Saturday, July 18, 2015

Modeling return dynamics via decomposition

The paper Modeling Financial Returns Dynamics via Decomposition - Anatolyev and Gospodinov (2010) points out that predicting excess returns for stocks is much more difficult than simply predicting the direction of change. They hence decompose returns into direction and magnitude change and jointly model them for sign and magnitude using a copula for interaction. This lets them incorporate important non-linearities.


Valuation ratios (dividend price, earning price), yields on short and long term treasury and corporate bonds appear to posses some predictive power at short horizons for timing the market. New variable with incremental predictive power such as share of equity issue in total new equity and debt issues, consumption-wealth ratio, relative valuations of high and low-beta stocks, estimated factors from large economic datasets can be use (Lettau and Ludvigson 2008 review paper). 

This paper, instead of trying to identify better predictors, look for better ways of using predictors. This is done by decomposing returns into sign and magnitude. Sign has better predictability. We aim to predict the expected returns and the following decomposition model is proposed:
$$E[r_t|F_{t-1}]=E[|r_t|sign(r_t)|F_{t-1}]=f(|r_t|)\times g(sign(r_t))\times \text{interaction copula}.$$
The magnitude is modeled using multiplicative error model, the sign by dynamic binary choice model and a copula for their interaction. This way we are able to model hidden nonlinearities absent from the regression setup. Magnitude and signs have substantial dependence over time but hardly any for returns! e.g. magnitude is like vol which shows significant dependence. One important aspect of the bivariate analysis is that, in spite of a large unconditional correlation between the multiplicative components, they appear to conditionally very weakly dependent.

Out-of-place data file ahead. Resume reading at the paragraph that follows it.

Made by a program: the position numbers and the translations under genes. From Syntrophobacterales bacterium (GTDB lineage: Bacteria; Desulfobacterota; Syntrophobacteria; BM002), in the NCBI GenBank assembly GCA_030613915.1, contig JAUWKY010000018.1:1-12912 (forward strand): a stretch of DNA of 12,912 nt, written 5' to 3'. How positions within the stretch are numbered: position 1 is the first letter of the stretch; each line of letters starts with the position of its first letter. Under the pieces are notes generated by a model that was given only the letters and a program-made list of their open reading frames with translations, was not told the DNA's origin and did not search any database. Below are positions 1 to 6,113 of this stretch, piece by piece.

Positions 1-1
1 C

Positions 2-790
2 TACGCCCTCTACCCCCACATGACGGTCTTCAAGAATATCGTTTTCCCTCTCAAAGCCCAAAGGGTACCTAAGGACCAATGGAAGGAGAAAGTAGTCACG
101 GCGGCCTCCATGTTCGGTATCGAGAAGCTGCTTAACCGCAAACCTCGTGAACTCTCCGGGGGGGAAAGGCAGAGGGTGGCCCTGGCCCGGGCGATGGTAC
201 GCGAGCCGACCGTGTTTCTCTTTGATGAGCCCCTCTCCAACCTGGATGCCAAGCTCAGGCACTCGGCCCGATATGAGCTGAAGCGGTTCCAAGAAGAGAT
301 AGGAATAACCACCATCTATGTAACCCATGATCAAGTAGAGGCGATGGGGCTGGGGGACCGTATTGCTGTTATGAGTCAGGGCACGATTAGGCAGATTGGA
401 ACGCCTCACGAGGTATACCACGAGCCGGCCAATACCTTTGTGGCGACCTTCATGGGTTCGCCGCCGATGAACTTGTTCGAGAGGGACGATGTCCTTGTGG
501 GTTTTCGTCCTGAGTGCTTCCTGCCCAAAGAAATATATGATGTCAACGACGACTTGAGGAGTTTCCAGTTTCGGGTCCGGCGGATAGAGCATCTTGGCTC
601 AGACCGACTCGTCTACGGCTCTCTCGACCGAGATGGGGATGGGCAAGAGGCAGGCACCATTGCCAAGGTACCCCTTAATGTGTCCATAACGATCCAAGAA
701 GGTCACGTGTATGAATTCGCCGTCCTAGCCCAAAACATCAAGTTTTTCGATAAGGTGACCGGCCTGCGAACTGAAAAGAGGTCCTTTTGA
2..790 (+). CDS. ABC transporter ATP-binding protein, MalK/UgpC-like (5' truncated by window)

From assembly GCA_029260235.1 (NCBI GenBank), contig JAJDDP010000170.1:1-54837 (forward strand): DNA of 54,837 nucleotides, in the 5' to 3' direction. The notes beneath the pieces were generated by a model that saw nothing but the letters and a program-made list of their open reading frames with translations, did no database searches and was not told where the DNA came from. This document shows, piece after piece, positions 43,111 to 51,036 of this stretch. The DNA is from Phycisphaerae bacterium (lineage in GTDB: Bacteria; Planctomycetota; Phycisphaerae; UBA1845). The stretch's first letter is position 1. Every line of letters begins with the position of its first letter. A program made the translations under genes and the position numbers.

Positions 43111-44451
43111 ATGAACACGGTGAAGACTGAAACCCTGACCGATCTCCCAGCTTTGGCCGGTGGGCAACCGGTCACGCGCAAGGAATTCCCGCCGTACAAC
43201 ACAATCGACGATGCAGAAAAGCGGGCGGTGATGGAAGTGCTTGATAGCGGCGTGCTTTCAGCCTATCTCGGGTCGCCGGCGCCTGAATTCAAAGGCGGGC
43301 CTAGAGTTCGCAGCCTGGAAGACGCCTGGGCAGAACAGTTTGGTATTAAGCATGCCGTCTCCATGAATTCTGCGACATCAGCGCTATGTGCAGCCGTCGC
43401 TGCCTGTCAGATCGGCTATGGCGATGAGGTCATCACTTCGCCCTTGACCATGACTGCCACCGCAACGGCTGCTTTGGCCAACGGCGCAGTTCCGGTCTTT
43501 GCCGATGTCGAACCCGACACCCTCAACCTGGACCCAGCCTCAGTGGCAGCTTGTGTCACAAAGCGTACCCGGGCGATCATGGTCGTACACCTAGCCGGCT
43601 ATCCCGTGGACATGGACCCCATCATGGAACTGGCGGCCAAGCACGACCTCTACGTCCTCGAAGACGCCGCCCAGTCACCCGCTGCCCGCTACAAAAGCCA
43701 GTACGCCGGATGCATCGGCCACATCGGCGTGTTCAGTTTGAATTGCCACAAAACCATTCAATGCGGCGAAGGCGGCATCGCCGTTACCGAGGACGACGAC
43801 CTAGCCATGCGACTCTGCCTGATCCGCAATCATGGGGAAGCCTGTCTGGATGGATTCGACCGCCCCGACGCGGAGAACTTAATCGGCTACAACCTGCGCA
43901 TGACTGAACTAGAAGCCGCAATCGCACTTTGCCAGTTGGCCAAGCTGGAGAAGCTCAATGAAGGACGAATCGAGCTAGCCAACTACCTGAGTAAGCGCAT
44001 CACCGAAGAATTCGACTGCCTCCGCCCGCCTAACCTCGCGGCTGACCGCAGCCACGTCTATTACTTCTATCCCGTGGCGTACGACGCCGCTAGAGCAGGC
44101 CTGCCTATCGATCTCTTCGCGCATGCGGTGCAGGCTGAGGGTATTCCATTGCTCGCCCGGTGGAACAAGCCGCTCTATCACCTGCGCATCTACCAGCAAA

This opens avenues for strategies as well (Anatolyev and Gerko 2005). The decomposition model is better than predictive regression which is better than buy-and-hold strategy - both in and out of sample. The decomposition model also produces unbiased forecasts.

Methodological Framework

The key identity is
and hence,
$$E[r_t|F_{t-1}]=c-E[|r_t-c| | F_{t-1}]+2E[|r_t-c|\mathbb{I}[r_t>c]|F_{t-1}],$$
where $c$ is a user defined constant used to model transaction cost, different dynamics of small or large positive and large negative returns. It would be 0 for modeling recession and expansion using GDP. 3%  for modeling output gap, and 2% for forecasting inflation. $F_{t-1}$ is all the information available till time $t-1$, which practically consists of all data like lagged returns, volatility, volume and other predictive variables available at time $t-1$. Toy example, where predictive variables are based on realized volatility $RV_{t-1}$:
a) For direct regression model: $E[r_t]=\alpha+\beta RV_{t-1}$ gives a $R^2$ of 0.39%
b) For decomposition model: $E[|r_t|]=\alpha_{|r|}+\beta_{|r|}RV_{t-1}$ and $Pr[r_t>0]=\alpha_{\mathbb{I}}+\beta_{\mathbb{I}}RV_{t-1}$. Assuming the two components are stochastically independent giving $E[r_t]=\alpha_r+\beta_rRV_{t-1}+\gamma_r RV^2_{t-1}$, showing that nonlienarities are covered in the decomposition model, giving $R^2$ of 0.72%.
c) Further adding $\mathbb{I}[r_{t-1}>0]$ and $RV_{t-1}\mathbb{I}[r_{t-1}>0]$ to the regressor list increases the $R^2$ to 1.21%.